YOU’VE barbecued your sausages and burgers, potato salad at the ready but what else do you serve with it?
To make it a proper meal Remoulade is the answer.
A fantastic accompaniment to any barbecue meal, it’s delicate but with a subtle lemon and mustard kick. Makes one bowl; enough for 6 people Ingredients:
225g celeriac-trimmed and grated
One carrot - peeled and grated
One red onion - finely sliced
One tablespoon sherry vinegar
One teaspoon caster sugar
One tablespoon dijon mustard
Three tablespoons mayonnaise Lemon juice to taste Fresh coriander and chives Method: enough quantities to be detected on the nose or in the mouth.
Yet both winemakers and wine drinkers will confidently assert that the soil in which wines grow can produce a flinty effect or a taste that might be like popping a small pebble in your mouth.
Very often this impression is from vineyards where limestone or marl puts the vines under stress and produces leaner wines, as opposed to richer soils that produce more luscious wines.
At the family-owned Domaine Dirler-Cade in the village of Bergholtz in Alsace, the ‘retired’ elder statesman of the family, Jean Pierre, showed us a map indicating the vineyards owned by the family and then produced a rock taken from each of the sites.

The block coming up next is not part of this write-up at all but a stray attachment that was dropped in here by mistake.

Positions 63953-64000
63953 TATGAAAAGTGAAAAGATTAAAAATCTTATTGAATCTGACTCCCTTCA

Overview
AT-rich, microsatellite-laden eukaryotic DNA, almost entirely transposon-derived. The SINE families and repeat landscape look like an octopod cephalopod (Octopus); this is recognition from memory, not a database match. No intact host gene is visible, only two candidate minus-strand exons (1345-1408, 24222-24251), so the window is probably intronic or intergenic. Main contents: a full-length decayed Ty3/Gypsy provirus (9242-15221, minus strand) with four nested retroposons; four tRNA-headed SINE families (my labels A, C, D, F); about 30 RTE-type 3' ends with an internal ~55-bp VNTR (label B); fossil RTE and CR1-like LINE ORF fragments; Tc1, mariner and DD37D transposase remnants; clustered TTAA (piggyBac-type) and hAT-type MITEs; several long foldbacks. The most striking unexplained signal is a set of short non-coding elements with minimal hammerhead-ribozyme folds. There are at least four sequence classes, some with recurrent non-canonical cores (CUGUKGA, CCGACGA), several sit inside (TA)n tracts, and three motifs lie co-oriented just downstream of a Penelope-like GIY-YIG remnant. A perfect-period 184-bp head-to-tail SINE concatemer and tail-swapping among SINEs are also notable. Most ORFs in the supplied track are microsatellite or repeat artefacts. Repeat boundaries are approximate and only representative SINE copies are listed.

The grand cru vineyards of Saering are made up of marl, limestone and sandstone so that even the Saering Muscat 2015, normally a very aromatic variety, is more restrained with a floral fragrance and charming and supple fruit cut with zippy acidity. Cave de Beblenheim Kleinfels Alsace Riesling 2015 (£10.49 Waitrose) Most ‘mineral’ wines come at a price but this bottle with its peachy nose and juicy apple core fruit gives you an idea at an entry level cost. Petit Chablis Pas Si Petit La Chablisienne 2015 (£12.10 Bon Coeur Fine Wine)
Chablis’ reputation is founded on its ‘calcaire’ soils – limestone, made up of fossilised sea creatures and shells.
Petit Chablis is an even leaner, sharper version of Chablis which is perfect well-chilled on a summer’s day Chablis, 2014, Simmonet Febvre 2014 (£15.40 Bon Coeur Fine Wines)
A more generous, vibrant Chablis with a straw and apple nose, lemon and apple fruit cut by steely acidity and, yes you guessed it, ‘minerality’. Josmeyer Le Dragon Riesling 2014 (£33 buonvino.co.uk)
A highlight of almost 50 dry Rieslings tasted in the Alsace. This has soft mint and sweetcorn aromas but the palate is a bracing slash of lime acidity with a great impression of limestone minerality. Kientzler Riesling Grand Cru Osterberg 2016 (€23 www.vinskientzler.com)
Available through the Alsace estate’s own website, this was one of several wines I tasted which were taken from the grand cru vineyards owned by Kientzler.
The soil of each parcel differs in its contents and this particular area has more limestone and produces a wine which is both aromatic and floral on the nose.
The palate is nothing other than what might be described as ‘mineral’ with a sharply delineated structure and crisp pure acidity. The finish is very persistent and long.
‘The palate is nothing other than what might be described as ‘mineral’ with a sharply delineated structure’
Celeriac remoulade is the perfect accompaniment to barbecue dishes such as burgers, left
Cave de Beblenheim Kleinfels Riesling 2015
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